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16. inspirational reading

You will likely run into several people on your trip who doubt that the methods of "stealth" travel outlined in this guide are comfortable, let alone even possible. But in fact, as you hopefully will be able to verify, you do not have to "scrounge off other travelers" in order to survive. You will be much more mobile, less tired, and generally more free as a result of carrying very little and coexisting in trust with the locals as much as possible.

Brad Olsenís World Stompers ( is a good place to start to verify that what Iím talking about here is not all hype. Written by a veteran world budget traveler, this book goes to great lengths to encourage young people to travel around the world on a shoestring, and attempts to dispel many of the false notions which novices have before they set out.

Much of the methodology described here can be applied to any form of travel in which you are trying to be self-sufficient to some degree for a long period of time, particularly outdoor backpacking. For an inspirational read on super-lightweight hiking over hundreds to thousands of miles, check out The Pacific Crest Trail Hiker's Handbook, by Ray Jardine. Jardine is a former rock climber turned innovative adventurist, and all of his methods have been extensively tested. Jardine's methods are revamping long distance hiking. He claims to hike with a pack that has a base weight (not counting food or water) of just 8 lbs. (3.5kg)! RJ Secor (The High Sierra) is another climber/backpacker who emphasizes that much of the new gear on the backpacker's market is not only overpriced for its utility, but also superfluous. Mountaineers can survive quite well in the mountains with boots from K-Mart, second-hand down jackets, sleeping bags rated for just 5° C, all while sleeping underneath a plastic tarp as opposed to a tent. Similarly, I maintain here that travelers can survive quite well with second hand bags, a couple shirts and a smile their face.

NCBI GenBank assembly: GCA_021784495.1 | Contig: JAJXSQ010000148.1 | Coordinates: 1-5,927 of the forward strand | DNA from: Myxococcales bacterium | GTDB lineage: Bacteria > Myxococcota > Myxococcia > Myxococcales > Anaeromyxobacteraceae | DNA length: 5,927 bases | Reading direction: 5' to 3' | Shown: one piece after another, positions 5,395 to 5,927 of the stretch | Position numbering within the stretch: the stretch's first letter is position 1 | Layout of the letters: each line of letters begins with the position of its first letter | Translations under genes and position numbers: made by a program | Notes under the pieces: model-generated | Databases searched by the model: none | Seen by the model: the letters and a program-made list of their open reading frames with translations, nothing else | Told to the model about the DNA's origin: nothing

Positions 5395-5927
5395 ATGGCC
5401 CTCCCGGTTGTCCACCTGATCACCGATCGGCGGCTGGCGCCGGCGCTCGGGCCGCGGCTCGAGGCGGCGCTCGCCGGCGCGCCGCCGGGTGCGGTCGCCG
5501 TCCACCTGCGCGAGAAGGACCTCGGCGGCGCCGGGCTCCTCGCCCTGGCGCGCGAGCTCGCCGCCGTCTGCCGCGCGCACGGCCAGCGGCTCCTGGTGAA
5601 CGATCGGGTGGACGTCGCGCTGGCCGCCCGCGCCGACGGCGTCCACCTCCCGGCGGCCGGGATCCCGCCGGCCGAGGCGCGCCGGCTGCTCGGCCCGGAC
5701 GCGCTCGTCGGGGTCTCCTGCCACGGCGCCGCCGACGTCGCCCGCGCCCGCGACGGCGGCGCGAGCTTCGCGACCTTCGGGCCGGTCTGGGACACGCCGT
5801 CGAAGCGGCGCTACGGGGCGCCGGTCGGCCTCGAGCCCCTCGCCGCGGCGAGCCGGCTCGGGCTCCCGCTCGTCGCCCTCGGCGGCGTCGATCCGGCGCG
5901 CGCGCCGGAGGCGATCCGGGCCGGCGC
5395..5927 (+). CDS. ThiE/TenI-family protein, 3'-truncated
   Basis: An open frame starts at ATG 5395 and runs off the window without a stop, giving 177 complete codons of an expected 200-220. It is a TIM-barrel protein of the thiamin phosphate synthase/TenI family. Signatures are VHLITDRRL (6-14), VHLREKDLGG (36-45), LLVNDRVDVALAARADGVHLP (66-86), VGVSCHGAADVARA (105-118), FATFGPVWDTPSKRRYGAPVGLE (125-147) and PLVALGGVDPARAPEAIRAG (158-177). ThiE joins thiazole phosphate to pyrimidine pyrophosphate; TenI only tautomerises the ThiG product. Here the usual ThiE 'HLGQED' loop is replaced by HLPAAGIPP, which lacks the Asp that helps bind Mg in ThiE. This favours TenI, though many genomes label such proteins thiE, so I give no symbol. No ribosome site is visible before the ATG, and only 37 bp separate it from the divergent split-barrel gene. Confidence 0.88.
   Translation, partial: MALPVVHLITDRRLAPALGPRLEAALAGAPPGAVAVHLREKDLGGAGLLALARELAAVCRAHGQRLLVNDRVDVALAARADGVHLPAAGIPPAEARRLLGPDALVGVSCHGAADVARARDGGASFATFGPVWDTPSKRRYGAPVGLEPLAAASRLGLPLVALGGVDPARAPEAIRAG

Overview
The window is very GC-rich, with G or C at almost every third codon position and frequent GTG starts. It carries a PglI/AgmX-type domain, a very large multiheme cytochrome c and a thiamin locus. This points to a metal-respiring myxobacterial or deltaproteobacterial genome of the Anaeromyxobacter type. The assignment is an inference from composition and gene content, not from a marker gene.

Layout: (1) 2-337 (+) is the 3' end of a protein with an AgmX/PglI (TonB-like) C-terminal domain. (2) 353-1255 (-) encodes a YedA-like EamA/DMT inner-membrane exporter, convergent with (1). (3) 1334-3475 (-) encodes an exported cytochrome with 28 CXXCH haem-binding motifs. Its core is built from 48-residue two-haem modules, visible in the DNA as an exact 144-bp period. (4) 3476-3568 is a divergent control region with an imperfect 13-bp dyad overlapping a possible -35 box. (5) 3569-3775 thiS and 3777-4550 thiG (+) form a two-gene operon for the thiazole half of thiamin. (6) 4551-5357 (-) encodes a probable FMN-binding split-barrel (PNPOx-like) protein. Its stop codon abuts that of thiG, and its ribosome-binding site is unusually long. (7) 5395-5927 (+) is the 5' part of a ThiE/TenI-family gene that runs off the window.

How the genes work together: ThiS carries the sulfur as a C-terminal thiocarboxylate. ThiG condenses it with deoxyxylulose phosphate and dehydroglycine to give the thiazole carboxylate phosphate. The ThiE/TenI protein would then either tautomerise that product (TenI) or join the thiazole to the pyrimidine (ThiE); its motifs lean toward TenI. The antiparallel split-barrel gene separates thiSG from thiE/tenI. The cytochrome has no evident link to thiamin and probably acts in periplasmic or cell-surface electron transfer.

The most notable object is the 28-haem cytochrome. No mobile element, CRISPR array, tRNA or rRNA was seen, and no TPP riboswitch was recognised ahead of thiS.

For books more oriented towards Asian travels, Heinrich Harrer's classic Seven Years in Tibet and its sequel Return to Tibet provide keen insight on how travelers can be more culturally aware of their surroundings, even today in an era of rapid Westernization and abundant tourism, totally absent from 1940s Tibet. Harrer emphasizes patience, empathy and innate curiosity as a means to gain the acceptance and trust of foreign peoples. Alex Garland's The Beach is a novel (and soon to be motion picture starring Leonardo DiCaprio) set in modern day Thailand which, among other things, pokes fun at the various idiosyncrasies of the traveling backpackers' culture. It forces the reader to reevaluate notions of traveler versus tourist, culturally sensitive versus dumb, and paradise versus tourist trap. This has become a "must read" of sorts on the circuit.

Paradise Found? Cambodia.

I'm not trying to recommend or endorse these specific works, but simply point them out as perspectives which travelers may want to take in an effort to help them plan and carry out their trips successfully.